Later on in the 23rd instalment of the ever-expanding Bond franchise, Agent 007 (Daniel Craig) and his stoic, often blithe handler, M (Judi Dench), share an uncharacteristic moment of silence and reflection, looking off into the landscape, which incidentally holds the secrets to Bond's past, when she says, "Orphans always make the best recruits."
It's a moment that holds intense weight, seeing as this particular Bond entry is a complexly rendered and thematically rich examination of past pains and regrets as signifiers of present day imperfections. And what's more is that Bond ― married to his job ― has only M to turn to as a maternal, supportive figure.
Stepping back to the opening moments of Skyfall, we're immediately immersed in an intensely visceral, expertly crafted chase sequence in cars, on motorcycles and atop a train, with Bond trying to obtain coveted MI6 secrets from a spy with undefined motivations.
In the heat of the moment, his partner, Eve (Naomie Harris), tells the remotely observing M that she has a shot, but it's not clean. Realizing the risk all of her agents would be at if their identities were revealed, she tells Eve to take the shot, which hits Bond, knocking him to his seeming death.
This defines Bond's plight this outing. Having been betrayed by his only ally in the world, he's left feeling lost, trying to rebuild his identity as an agent, despite having resultant physical and emotional shortcomings. His struggle for meaning is juxtaposed with the motivations of bisexual villain Raoul Silva (Javier Bardem), whose past experience as one of M's agents is what drives him to target her and MI6 for destruction.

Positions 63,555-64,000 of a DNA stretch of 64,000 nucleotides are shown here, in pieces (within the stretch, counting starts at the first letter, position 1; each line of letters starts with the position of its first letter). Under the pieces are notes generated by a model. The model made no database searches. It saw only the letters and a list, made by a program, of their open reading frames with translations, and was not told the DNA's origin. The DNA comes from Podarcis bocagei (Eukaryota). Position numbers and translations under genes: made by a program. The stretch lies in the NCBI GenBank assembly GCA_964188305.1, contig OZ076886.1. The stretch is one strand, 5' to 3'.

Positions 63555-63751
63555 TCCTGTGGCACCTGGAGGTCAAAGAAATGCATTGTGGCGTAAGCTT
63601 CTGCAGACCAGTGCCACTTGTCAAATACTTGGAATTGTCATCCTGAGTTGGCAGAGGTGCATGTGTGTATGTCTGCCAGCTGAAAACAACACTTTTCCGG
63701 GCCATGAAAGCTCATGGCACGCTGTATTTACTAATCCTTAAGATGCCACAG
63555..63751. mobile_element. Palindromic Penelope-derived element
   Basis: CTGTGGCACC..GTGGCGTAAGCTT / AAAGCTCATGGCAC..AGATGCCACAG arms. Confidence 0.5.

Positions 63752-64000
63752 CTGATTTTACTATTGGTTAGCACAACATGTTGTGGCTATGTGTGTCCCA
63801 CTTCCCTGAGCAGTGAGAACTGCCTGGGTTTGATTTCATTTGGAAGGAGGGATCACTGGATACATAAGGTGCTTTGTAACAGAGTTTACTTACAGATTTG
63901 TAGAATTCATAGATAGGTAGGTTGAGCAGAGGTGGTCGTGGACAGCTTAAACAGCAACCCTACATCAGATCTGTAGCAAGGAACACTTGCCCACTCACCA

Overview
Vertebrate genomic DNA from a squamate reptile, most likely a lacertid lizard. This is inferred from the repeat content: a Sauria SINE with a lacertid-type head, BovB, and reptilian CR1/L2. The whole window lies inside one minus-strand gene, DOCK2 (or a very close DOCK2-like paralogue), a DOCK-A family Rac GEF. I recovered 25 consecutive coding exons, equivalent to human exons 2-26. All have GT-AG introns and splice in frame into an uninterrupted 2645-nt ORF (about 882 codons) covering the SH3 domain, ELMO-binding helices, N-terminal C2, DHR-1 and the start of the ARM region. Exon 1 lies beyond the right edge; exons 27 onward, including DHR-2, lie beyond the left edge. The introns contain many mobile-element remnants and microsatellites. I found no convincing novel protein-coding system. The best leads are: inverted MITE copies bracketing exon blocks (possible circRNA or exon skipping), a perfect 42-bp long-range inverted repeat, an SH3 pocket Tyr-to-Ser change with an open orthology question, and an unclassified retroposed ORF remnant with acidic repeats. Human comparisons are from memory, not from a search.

Nodding to the history of the franchise with occasional tongue-in-cheek humour, witty exchanges, playful flirtations and impressively choreographed action, this substantially introspective entry manages to balance its potentially heavy tone with enough light-heartedness and fun to appeal to a broad audience.
And still, while touching upon past gadgets and even Bond's Aston Martin DB5, the surface debate is that of secret agent necessity in a modern world where espionage is often virtual and passive, acknowledging the changing times and the nature of the superhero in the Internet age.
In deconstructing Bond, and resultantly the fragility of the male ego, Sam Mendes has created the most self-aware 007 film in existence. But smartly, in doing so, he hasn't forgotten the needs of the franchise, injecting propulsive action, nuanced secondary characters and an overall tone so magnetic that the end credits seem a shame.
In time, this could easily be perceived as the quintessential Bond film. (MGM / Sony)